The base of the Ruwanweliseya is built on a circular platform, which is surrounded by concentric terraces that gradually ascend towards the dome. These are known as Pesa Walalu. This design not only adds to the visual grandeur of the structure but also represents the different stages of spiritual enlightenment. The circular terraces are adorned with intricate carvings and sculptures that depict various aspects of Buddhist cosmology and mythology.

At the four cardinal points, there are large, elaborately-decorated entrances known as Ayakas (previously, these were known as Wahalkada). These structures serve both functional and symbolic purposes. Architecturally, they provide access to the inner ambulatory paths, allowing devotees to circum-ambulate the stupa in a clockwise direction, a practice that symbolises reverence and the journey toward enlightenment. Symbolically, the Ayakas are adorned with intricate carvings of deities, animals, and floral motifs, representing protection, fertility, and the divine.

The artistic importance of the Ruwanweliseya is evident in its detailed sculptures, intricate carvings, and overall aesthetic harmony. The craftsmanship displayed in the construction and decoration of the stupa reflects the high level of artistic achievement of the ancient Sinhalese.

The dome and terraces of the stupa are adorned with finely crafted figures of lions, elephants, and other mythical creatures, symbolising strength, wisdom, and protection. These sculptures are not merely decorative; they convey deep symbolic meanings rooted in Buddhist teachings and local folklore. The use of these motifs demonstrates the seamless integration of religious symbolism and artistic expression.

One of the most notable artistic features of the Ruwanweliseya is the series of elephant statues that encircle the base of the stupa. Each elephant is depicted in a standing position, with detailed attention to anatomical features and expressions. These statues are believed to symbolise the strength and stability of the Buddha’s teachings, which support the spiritual structure of the world. These elephant statues are known as the Gajan Maluwa or the Ath Pawura and it symbolise the Great Stupa being carried by a large number of elephants on their backs. It is said that the Gajan Maluwa was first constructed by King Saddhathissa. What we see today is a modern reconstruction of the ancient Gajan Maluwa. 

The decorative elements on the Ayakas are also of significant artistic value. The intricate reliefs and carvings depict scenes from the Jataka tales (stories of the Buddha’s previous lives), floral patterns, and various deities. These carvings are executed with remarkable precision and attention to detail, showcasing the skill and creativity of ancient Sri Lankan artisans.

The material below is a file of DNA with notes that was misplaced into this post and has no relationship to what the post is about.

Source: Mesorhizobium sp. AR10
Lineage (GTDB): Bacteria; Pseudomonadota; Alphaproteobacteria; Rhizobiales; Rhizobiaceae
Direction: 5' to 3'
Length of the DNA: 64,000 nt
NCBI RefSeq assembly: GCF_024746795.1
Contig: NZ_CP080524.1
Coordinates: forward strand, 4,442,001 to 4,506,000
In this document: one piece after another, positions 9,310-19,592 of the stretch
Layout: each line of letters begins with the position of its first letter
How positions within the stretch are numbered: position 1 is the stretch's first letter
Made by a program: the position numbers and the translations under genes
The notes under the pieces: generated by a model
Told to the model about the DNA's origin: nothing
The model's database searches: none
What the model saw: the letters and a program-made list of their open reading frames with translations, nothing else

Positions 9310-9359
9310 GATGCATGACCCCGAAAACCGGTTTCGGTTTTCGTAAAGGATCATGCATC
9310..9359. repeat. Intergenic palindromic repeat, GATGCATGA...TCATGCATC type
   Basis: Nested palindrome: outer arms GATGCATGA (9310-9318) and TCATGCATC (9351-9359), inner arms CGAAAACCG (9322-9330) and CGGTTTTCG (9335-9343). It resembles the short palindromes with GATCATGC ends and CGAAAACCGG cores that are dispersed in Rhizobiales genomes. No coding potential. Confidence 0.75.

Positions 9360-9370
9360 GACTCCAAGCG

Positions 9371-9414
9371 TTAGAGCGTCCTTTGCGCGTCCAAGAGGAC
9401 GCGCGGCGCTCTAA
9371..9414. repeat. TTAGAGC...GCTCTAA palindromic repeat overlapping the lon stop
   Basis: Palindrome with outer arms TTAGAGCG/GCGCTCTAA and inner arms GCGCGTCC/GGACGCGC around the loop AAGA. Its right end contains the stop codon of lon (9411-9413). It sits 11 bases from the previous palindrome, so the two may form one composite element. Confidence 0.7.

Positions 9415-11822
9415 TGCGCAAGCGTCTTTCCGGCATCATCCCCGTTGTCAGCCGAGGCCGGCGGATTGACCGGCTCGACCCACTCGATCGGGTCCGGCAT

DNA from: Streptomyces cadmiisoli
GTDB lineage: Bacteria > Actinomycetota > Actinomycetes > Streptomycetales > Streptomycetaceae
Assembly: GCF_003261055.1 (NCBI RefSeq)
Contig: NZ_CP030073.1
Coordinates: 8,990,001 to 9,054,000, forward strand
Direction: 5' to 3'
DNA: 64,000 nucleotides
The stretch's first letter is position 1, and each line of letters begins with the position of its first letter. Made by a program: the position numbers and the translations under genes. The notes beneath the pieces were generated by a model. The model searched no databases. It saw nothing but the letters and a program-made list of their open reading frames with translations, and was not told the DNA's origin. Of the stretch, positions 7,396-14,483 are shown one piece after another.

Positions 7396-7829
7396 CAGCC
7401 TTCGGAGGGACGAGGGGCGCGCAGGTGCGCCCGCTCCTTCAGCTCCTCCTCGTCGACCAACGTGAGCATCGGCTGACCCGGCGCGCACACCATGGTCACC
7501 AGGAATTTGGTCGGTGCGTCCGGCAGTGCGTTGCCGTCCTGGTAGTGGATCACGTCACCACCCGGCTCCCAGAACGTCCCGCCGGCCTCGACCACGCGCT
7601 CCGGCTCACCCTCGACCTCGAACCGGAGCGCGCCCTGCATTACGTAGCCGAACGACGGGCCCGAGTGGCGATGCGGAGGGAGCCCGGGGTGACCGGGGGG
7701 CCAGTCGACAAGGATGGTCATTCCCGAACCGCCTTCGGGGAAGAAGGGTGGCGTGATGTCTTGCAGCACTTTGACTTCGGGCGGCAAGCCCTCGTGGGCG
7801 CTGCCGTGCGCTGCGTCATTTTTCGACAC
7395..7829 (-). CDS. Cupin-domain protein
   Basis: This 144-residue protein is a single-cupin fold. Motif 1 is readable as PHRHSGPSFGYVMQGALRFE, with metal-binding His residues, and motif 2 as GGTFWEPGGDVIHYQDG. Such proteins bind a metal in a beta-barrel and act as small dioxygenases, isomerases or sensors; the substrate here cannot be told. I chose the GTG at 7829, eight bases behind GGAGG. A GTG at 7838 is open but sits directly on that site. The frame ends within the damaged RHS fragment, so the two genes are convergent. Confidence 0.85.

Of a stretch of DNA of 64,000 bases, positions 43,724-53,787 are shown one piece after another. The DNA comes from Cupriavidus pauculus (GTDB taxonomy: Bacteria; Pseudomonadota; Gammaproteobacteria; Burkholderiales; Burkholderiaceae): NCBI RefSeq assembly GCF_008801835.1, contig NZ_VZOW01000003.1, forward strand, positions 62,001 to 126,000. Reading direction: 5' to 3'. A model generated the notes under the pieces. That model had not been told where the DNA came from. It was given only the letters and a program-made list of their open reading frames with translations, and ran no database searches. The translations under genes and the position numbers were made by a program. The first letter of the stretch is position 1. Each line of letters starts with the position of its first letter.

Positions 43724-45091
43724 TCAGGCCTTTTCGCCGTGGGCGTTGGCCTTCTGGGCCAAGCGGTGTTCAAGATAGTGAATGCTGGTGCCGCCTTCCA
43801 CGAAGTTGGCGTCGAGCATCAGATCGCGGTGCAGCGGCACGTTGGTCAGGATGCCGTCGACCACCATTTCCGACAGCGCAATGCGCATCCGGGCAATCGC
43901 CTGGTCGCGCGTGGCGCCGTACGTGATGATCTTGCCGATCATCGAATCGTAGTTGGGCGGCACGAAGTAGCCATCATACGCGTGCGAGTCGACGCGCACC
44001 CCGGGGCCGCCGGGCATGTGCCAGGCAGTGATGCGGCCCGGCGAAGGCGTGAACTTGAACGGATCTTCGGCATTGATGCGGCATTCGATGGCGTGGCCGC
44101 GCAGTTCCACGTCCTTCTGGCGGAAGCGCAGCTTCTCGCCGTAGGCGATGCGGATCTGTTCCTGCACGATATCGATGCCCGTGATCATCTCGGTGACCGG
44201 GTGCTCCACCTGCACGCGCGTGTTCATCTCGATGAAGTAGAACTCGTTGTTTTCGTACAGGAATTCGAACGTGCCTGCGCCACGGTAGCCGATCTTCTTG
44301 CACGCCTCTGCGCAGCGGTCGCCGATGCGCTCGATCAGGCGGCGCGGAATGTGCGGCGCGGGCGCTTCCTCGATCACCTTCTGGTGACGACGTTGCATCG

As a symbol of spiritual enlightenment and a testament to the artistic and architectural prowess of its builders, the Ruwanweliseya continues to inspire awe and reverence. It stands as a monumental of the rich cultural heritage and religious devotion that has shaped Sri Lankan civilisation for centuries.

Over the centuries, the Ruwanweliseya faced periods of neglect and decay, particularly during times of foreign invasions and political turmoil. However, it has been the focus of numerous restoration efforts aimed at preserving its structural integrity and religious significance. Notable restoration work was undertaken in the 20th century, led by the Department of Archaeology (DoA) of Sri Lanka and supported by local and international Buddhist communities.

Today, the Ruwanweliseya continues to be meticulously maintained, reflecting the dedication of those committed to preserving this sacred monument. Modern restoration techniques, combined with traditional craftsmanship, ensure that the stupa remains a vibrant and enduring symbol of Sri Lanka’s Buddhist identity and a grand testimony of Sri Lanka’s living cultural heritage. 

There are many notable statues that one can witness at the Ruwanweliseya. Among them are Buddha statues, Bodhisattva statues, and statues of kings. The four Buddha statues are kept at the vihara house built on the Salapathalamaluwa (stone-slab terrace) of the stupa. These four Buddha statues are in standing posture and Abaya Mudra. Art historians believe that these statues belong to the 3rd century CE and they belong to the Amaravati School of Buddhist Art. 

The four Buddha statues represent four past Buddhas that are, Kakusanda, Konagama, Kashyapa, and Gautama. The Bodhisattva statue represents the future Buddha, Maitreya. According to old archaeology archives of old Ceylon, these standing stone Buddha statues were first discovered among ruins of the Ruwanweliseya monastery during the colonial-time archaeological explorations and later they were placed inside the vihara of the stupa terrace. 

Apart from these Buddha statues, there are several stone Buddha statues (some are in ruins) found among the ruins of the vast Ruwanweliseya Monastery. 

Another two notable statues that can be seen at Ruwanweliseya are the standing stone statues of King Dutugamunu and King Bhathikabhaya (20 BCE – 9 CE). The statue of Dutugamunu does not indicate that it is the statue of King Dutugamunu. Yet, people believe that perhaps it is the statue of King Dutugamunu. However, it also could be a Bodhisattva statue. It is also rational to believe that a statue of the Great King Dutugamunu was erected at Ruwanweliseya to honour and commemorate him. 

The second statue has a stone inscription on the base saying Thisa Maharaja, which indicates that it is a statue of a king. Prof. Senarath Paranavitana says that these letters and the language belong to the 1st/2nd centuries. As King Bhathikabhaya is known as a great pious Buddhist king who held enormously grand and lavish ceremonies and offerings to the Maha Stupa, it is generally believed that this statue was created to honour the king. 

To be continued…